On January 11, 1999, Nottingham Forest appointed ‘Big Ron’ Atkinson as their new manager.

Few could have predicted that his arrival would spell the beginning of the end of a Premier League adventure.

It did.

Twenty years on and the Reds are scratching around in a bid to secure another seat at the top table.

To be fair to Atkinson, the writing was on the wall by the time he arrived at the City Ground.

The trapdoor was wide open and the Reds were hurtling headfirst towards it.

He was handed ‘Mission Impossible’ and set about making that job ever more difficult from the moment he took the reins.


RossKinnaird /Allsport

His confident stroll into the wrong dugout ahead of his first game in charge against Arsenal is the stuff of infamy and rather set the tone.

Atkinson later told BBC Sport: “I just happened to look around and I’m stood with Dennis Bergkamp, Patrick Vieira, Nelson Vivas and I thought, ‘how are we bottom of the league with these in the team?’”

Unfortunately, Forest did not have Bergkamp and Vieira on their books, they had Shipperley and Allou.

Transfer business around that time hardly raised the collective quality either.

John Harkes, Carlton Palmer, Stale Stensaas, Richard Gough and Hugo Porfirio – forgettable figures one and all.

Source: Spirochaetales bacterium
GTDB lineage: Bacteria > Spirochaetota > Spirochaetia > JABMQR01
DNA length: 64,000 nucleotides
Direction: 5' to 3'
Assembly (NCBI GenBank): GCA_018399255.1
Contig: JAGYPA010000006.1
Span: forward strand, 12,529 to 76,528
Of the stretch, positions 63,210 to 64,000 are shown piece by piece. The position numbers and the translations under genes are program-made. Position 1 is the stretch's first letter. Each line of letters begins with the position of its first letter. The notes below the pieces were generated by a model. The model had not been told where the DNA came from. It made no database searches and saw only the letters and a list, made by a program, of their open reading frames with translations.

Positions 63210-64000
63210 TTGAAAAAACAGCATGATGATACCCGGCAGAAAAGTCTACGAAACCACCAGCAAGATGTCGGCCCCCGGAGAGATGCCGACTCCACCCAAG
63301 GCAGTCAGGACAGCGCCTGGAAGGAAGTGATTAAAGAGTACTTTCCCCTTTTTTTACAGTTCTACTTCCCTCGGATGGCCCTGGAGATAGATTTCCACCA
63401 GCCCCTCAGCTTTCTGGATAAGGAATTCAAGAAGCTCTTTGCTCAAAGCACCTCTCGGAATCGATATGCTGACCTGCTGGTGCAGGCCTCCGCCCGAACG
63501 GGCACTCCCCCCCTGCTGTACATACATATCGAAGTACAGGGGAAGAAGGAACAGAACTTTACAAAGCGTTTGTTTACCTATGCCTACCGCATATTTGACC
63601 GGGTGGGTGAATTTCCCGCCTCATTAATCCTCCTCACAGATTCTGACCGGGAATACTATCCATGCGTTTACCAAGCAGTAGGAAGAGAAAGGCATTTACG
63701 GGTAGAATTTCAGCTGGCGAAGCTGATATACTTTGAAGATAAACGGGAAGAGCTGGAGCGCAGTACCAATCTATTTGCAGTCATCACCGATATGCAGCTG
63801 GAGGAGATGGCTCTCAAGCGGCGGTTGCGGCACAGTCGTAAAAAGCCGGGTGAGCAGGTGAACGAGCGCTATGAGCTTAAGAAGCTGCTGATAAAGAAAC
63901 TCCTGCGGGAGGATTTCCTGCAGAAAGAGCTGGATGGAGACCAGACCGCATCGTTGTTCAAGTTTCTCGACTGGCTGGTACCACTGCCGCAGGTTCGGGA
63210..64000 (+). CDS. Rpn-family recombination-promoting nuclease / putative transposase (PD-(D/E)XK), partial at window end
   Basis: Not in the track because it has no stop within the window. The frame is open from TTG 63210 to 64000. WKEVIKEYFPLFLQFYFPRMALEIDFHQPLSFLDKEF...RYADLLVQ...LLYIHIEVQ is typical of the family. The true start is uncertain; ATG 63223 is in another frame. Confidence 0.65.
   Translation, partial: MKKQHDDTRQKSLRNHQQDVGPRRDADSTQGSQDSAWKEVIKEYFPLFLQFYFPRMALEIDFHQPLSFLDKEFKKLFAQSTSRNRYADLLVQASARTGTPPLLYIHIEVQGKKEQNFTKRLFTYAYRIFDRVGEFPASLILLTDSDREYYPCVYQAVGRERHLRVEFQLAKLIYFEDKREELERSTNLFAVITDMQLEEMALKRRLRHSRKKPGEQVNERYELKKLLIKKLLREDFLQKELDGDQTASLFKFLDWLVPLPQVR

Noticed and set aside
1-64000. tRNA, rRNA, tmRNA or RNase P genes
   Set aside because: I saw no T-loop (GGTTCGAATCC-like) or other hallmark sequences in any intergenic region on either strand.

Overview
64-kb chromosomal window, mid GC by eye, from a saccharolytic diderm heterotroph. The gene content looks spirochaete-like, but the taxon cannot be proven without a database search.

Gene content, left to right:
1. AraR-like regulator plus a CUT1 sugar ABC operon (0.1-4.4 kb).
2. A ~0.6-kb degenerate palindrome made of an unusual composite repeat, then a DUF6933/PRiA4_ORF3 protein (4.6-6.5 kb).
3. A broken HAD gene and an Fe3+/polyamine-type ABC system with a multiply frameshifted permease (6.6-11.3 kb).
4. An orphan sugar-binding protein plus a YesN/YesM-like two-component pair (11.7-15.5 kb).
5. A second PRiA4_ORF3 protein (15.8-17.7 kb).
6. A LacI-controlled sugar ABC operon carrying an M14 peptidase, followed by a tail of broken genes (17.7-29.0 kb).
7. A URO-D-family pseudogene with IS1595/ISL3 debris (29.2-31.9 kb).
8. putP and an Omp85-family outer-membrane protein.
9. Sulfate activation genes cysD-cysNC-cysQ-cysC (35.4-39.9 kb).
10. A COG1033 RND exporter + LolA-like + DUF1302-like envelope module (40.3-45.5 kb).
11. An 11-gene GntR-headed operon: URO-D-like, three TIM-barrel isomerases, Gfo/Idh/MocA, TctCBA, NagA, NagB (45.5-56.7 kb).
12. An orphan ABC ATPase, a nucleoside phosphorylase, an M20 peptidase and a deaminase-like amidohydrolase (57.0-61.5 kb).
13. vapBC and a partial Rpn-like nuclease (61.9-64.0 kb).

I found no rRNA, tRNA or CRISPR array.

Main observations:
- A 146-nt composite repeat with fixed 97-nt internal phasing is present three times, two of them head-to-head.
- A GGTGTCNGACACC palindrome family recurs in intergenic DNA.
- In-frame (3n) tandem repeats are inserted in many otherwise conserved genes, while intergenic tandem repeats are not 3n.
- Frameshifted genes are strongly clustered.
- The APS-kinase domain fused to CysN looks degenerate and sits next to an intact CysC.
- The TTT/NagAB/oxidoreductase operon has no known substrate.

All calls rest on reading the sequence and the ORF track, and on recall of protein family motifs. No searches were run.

Forest actually bowed out of the top tier with a flourish, winning their final three games, but still finished rock-bottom – 11 points from safety.

They have not been in such illustrious surroundings since.


Instead, things got a lot worse before they got slightly better.

From David Platt to the Al Hasawis via Gary Megson, League One and Steve McClaren, the road back to the Premier League has been long and winding.

The Reds have got lost along the way, but are starting to emerge from the undergrowth.

Aitor may be less bling that Atkinson, but Karanka is sowing seeds of hope – regardless of whether he gets to see them bloom.

Forest have had better sides in the 21st century, ones which got close to bringing the good times back, but theirs are tales of what could have been.

The class of 2018/19 still have the chance to write their own fairytale ending.

Two decades on from the beginning of the end, does a fresh start beckon on the banks of the Trent?

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